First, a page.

Given its emphasis on customer retention, the analysis of current customers plays a central role in the relationship planning process. Traditional marketing techniques advocate the application of segmentation techniques in order to analyze current and potential earnings from customer segments. RM can borrow much from traditional techniques in its analysis of a business unit’s customer base.


The relationship ladder

Payne et al. (1998) developed the concept of the ‘relationship ladder’, whereby customers could be moved from one level of loyalty to the next. The task of relationship marketing strategy is to bring customers as high up the ladder as possible, since greater benefits accrue to the company at each level of loyalty. Although this model is an important one in terms of establishing the fact that relationships progress through different stages, it assumes that this progress is linear; that relationship marketers should aim to develop relationships to the highest possible level, and that the termination of a relationship at any stage is a failure. Subsequent research has indicated that relationships conform to a cycle, and that consideration of how and when to end a relationship is as important a consideration as which relationships should be developed.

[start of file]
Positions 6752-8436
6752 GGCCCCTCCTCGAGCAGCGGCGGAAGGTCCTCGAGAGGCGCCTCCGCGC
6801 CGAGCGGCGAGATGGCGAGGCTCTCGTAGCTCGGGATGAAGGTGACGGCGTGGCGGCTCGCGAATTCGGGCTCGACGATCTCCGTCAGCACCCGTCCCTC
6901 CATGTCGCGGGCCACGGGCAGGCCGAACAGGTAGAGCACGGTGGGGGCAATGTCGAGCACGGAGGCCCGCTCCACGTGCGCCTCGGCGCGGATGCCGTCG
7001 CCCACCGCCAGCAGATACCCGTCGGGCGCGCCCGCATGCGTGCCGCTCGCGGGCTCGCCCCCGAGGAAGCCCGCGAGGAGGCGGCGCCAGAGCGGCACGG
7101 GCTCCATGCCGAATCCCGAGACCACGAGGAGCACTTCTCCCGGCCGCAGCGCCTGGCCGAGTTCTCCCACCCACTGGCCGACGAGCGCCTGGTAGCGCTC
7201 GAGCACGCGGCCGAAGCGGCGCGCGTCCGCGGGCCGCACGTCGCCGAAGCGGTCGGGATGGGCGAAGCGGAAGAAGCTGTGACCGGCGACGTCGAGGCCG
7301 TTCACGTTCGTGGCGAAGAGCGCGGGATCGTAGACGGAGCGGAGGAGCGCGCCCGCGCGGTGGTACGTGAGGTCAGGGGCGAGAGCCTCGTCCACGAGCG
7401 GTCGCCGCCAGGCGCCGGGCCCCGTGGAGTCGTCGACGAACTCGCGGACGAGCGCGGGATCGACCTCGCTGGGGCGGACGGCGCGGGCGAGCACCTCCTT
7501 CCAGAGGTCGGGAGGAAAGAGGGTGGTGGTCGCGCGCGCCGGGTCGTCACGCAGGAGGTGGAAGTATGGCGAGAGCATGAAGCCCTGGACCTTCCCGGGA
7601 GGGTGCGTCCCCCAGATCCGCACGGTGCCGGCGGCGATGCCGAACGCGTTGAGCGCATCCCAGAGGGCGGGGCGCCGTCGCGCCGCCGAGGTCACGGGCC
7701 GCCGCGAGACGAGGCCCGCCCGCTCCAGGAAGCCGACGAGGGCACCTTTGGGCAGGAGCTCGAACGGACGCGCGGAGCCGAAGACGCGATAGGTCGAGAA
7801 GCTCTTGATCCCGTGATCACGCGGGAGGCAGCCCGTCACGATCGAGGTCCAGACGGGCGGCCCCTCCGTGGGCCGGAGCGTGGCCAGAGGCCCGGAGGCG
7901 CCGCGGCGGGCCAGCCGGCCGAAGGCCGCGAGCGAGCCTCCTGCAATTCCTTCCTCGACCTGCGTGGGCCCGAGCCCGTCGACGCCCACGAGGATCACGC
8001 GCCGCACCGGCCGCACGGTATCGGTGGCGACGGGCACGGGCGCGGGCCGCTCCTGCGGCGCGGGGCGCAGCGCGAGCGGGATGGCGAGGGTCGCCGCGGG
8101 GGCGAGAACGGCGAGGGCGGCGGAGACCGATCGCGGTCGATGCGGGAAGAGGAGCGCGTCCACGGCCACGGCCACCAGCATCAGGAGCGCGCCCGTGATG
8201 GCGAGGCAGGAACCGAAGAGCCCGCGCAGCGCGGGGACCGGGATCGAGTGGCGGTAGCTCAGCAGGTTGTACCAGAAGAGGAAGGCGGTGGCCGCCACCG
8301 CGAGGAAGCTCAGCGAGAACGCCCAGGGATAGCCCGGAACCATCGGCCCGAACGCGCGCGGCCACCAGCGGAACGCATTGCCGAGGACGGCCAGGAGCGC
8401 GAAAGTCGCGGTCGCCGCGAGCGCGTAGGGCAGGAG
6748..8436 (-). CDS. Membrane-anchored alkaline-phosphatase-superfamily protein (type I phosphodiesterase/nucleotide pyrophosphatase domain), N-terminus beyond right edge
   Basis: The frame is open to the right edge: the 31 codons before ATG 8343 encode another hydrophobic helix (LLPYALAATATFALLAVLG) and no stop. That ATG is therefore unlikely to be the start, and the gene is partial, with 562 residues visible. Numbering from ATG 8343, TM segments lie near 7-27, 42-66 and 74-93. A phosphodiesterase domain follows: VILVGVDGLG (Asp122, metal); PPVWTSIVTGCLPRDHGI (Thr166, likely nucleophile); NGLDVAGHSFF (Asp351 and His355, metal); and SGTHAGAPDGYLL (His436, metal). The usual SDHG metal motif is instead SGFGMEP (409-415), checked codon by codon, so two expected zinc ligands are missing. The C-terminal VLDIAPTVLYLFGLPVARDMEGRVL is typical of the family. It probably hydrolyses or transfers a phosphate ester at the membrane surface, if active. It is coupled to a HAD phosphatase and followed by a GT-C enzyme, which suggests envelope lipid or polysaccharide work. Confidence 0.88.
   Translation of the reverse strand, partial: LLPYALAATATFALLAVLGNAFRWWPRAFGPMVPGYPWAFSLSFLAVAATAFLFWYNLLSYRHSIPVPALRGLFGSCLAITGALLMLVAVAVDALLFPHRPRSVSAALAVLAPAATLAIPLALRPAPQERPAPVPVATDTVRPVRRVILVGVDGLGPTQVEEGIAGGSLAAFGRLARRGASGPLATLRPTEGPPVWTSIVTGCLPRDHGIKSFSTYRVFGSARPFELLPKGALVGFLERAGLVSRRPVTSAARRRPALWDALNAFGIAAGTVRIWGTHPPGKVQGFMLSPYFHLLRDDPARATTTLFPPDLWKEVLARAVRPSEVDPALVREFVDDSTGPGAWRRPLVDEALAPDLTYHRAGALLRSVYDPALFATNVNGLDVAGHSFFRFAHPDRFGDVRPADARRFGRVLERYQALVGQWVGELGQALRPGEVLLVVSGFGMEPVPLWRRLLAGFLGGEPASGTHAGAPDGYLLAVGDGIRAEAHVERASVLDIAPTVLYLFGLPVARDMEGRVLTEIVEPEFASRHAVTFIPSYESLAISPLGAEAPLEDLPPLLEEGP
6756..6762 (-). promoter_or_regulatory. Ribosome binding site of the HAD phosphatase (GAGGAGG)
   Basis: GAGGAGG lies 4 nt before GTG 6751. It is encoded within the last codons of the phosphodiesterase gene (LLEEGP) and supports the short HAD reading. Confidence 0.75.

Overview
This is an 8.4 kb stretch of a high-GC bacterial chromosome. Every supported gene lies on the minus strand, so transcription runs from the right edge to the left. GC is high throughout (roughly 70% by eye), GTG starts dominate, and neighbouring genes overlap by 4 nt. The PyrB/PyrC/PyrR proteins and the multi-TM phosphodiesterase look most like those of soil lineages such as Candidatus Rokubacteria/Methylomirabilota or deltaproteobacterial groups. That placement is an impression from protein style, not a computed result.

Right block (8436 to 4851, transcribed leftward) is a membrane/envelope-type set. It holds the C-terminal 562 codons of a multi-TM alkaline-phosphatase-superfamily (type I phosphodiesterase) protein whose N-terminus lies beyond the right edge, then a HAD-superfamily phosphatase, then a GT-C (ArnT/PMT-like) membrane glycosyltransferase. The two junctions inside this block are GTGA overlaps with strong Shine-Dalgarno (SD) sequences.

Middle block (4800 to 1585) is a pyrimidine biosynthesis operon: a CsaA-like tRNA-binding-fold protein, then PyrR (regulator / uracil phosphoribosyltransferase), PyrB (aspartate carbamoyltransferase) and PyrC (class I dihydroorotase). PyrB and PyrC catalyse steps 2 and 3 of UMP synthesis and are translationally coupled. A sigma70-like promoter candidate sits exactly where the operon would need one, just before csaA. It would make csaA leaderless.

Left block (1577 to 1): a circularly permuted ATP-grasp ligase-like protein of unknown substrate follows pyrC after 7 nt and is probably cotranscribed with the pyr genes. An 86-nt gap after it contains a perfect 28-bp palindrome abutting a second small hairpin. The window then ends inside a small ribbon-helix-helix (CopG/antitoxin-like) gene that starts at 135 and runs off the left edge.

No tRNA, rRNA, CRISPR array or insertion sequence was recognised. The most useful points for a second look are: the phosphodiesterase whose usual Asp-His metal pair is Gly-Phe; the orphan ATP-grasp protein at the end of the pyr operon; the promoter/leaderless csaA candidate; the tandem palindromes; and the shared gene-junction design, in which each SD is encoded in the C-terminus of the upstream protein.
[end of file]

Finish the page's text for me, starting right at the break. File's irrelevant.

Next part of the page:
The relationship life cycle

It is widely accepted that products have a finite life span which is characterized by distinct stages (Kotler, 2000). The concept of the Product Life Cycle (PLC) is used in marketing planning to make predictions of future demand, profit expectations and changes in the competitive environment. The PLC can even be used as a blueprint for strategy development, the introduction, growth, maturity and decline stages inviting launch, build, hold and harvest strategies respectively.